In the Kitchen with Children

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With Thanksgiving fast approaching, many of us will be spending more time in the kitchen than usual. And what better excuse than that to include our children alongside us while we prepare the delicious food we will serve to our family and guests!

Today, Sophie Andre, a wonderful Lower Elementary Aide (who also teaches French to the Lower Elementary students here at Villa di Maria) who hails from one of the culinary epicenters of the world, France, has offered her tips and tricks (and even a simple recipe) for working in the kitchen with children. Sophie is full of ideas for little hands eager to help in the kitchen, especially because she has been including her young daughter Lynne, in all of the fun. 

First, some tips:

Do not expect your child to finish every step. Most of the time, Lynne starts the task, and I finish it (with her or by myself). I try to set up the environment as logically as possible: moving from left to right, providing different containers for prepped ingredients versus trash.

When working with garlic, cut one end off the clove so that little fingers can more easily peel the skin.

My daughter loves to use the Hachoir, the curved blade with handles on top shown in the top photo (also called a Mezzaluna). She feels so proud, and there’s no stress on the parenting side, as the child needs to keep both hands on the handle in order to use it. That way, no fingers should be on the cutting board while the tool is in use (of course, keep an eye on him or her anyway).

To mix ingredients, I put the pan on the table and my daughter pours everything into it. I pour olive oil into a small pitcher so she can pour it more easily and to avoid accidents. Usually, I cook the dish, but sometimes, Lynne helps stir while on her stool.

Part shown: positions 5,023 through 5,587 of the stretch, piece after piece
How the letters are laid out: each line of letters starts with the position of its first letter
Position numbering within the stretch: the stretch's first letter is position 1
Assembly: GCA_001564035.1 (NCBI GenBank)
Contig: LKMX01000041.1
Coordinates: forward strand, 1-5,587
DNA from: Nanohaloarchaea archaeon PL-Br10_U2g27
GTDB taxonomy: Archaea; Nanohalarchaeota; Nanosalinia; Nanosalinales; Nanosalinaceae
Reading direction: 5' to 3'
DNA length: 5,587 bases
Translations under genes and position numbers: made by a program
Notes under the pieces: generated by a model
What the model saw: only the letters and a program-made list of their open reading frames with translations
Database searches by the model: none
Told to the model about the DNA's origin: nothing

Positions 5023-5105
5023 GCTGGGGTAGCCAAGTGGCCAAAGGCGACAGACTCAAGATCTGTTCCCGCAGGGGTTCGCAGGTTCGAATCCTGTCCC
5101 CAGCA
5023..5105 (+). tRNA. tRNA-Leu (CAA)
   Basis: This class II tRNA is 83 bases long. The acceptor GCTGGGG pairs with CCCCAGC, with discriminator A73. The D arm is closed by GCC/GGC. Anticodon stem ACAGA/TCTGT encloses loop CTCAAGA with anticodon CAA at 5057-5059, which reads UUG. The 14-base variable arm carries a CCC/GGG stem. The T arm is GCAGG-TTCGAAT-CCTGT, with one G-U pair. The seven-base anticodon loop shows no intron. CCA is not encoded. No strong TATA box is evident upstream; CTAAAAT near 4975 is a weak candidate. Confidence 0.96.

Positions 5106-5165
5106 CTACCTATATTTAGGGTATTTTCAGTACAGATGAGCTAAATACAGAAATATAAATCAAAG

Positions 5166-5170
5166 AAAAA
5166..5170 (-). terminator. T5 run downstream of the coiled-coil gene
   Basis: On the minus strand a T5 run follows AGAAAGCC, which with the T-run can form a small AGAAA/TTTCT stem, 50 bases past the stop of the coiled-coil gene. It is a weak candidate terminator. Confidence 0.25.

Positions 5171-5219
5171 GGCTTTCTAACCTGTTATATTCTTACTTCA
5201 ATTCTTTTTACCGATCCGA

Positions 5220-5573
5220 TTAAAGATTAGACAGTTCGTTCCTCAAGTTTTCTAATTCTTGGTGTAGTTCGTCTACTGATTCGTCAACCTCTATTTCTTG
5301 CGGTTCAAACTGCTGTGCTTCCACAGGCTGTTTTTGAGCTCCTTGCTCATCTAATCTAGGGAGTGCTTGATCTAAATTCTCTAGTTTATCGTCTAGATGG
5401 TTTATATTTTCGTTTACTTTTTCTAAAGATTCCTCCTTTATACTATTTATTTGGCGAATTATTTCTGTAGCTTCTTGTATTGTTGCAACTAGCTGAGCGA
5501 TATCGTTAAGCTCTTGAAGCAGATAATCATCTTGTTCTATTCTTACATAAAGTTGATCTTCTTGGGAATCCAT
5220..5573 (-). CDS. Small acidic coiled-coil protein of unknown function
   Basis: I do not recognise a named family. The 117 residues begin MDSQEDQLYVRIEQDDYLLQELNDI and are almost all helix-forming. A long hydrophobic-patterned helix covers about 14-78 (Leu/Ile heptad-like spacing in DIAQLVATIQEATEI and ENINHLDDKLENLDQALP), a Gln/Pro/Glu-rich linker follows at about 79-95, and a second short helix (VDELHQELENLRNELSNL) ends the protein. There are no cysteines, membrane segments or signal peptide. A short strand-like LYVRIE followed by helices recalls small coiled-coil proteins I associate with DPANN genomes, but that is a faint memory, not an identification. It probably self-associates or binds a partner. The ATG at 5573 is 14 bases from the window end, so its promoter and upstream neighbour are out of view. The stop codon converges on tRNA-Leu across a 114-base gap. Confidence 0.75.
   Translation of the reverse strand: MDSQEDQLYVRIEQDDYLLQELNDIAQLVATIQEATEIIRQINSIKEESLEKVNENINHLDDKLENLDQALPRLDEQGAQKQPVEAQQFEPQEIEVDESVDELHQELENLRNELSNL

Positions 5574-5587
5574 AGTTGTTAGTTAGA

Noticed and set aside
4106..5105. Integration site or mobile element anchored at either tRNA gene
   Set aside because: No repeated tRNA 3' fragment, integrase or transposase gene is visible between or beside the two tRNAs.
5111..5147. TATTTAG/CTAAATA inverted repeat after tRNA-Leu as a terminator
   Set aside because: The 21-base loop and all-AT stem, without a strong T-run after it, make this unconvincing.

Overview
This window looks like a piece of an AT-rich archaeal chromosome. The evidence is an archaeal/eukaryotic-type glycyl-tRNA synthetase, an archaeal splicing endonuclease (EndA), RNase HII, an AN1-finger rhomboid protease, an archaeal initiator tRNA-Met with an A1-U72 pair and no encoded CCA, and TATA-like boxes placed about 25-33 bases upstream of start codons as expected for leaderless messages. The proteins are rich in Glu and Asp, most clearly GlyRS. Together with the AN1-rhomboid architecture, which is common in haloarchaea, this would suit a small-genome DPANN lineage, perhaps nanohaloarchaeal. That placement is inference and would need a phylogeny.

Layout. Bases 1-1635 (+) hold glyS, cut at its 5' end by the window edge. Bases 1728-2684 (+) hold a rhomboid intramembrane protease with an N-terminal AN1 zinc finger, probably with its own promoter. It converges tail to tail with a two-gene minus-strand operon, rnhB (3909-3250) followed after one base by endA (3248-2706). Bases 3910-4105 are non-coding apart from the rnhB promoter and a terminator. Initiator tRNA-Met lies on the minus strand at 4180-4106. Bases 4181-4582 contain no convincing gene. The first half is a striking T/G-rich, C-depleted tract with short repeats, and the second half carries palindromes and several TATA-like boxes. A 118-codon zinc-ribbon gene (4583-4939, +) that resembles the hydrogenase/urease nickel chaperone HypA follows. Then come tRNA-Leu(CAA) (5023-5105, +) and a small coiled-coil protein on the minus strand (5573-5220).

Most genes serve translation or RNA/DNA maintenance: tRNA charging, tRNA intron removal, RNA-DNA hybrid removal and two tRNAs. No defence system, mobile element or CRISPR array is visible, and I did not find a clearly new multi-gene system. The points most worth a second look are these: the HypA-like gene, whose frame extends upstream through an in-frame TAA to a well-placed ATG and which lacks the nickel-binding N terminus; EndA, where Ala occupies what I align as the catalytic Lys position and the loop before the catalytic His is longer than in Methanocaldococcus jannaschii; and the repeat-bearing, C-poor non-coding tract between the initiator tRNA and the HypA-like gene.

Below, Sophie’s beautiful pictures of Lynne in the kitchen (and a recipe!):

Pouring, mixing (with her hands, with a whisk, and with a spoon or rubber scraper) Pouring, mixing (with her hands, with a whisk, and with a spoon or rubber scraper) Peeling using fingers (egg, garlic, mandarin orange) or using a peeler Peeling using fingers (egg, garlic, mandarin orange) or using a peeler Cutting and chopping (*make sure your child is using knives and other sharp tools properly, putting her hand in the right place. Remind her again and again that no fingers should be on the cutting board) Cutting and chopping (*make sure your child is using knives and other sharp tools properly, putting her hand in the right place. Remind her again and again that no fingers should be on the cutting board) Grating, kneeding, scooping, egg cracking (be sure to have a full carton of eggs to sacrifice the first day your child tries this… and plan to have a crunchy omelet to eat that day!), spreading, and shelling peas Grating, kneeding, scooping, egg cracking (be sure to have a full carton of eggs to sacrifice the first day your child tries this… and plan to have a crunchy omelet to eat that day!), spreading, and shelling peas Washing vegetables, washing dishes, washing table Washing vegetables, washing dishes, washing table And, the best part: using the senses in the kitchen: tasting, touching, and smelling! And, the best part: using the senses in the kitchen: tasting, touching, and smelling!

Now for the recipe! Sophie has shared a typical easy French recipe: Carottes Vichy (Vichy Carrots). This recipe uses many skills: peeling with fingers and with a peeler, washing, cutting leaves, chopping, cutting, pouring, and mixing.

Vichy Carrots

No specific proportions here, just prepare according to your own taste: parsley, garlic, carrots, salt, ground pepper, and olive oil.

First, make a “persillade,” (chop together parsley and garlic). Next, cut carrots into rounds. Mix everything, then sauté in a pan with olive oil, salt, and pepper.

Et voila! Bon appetit!

Thank you, Sophie, for inspiring us all to include our children in the kitchen — such a wonderful thing to do together as a family!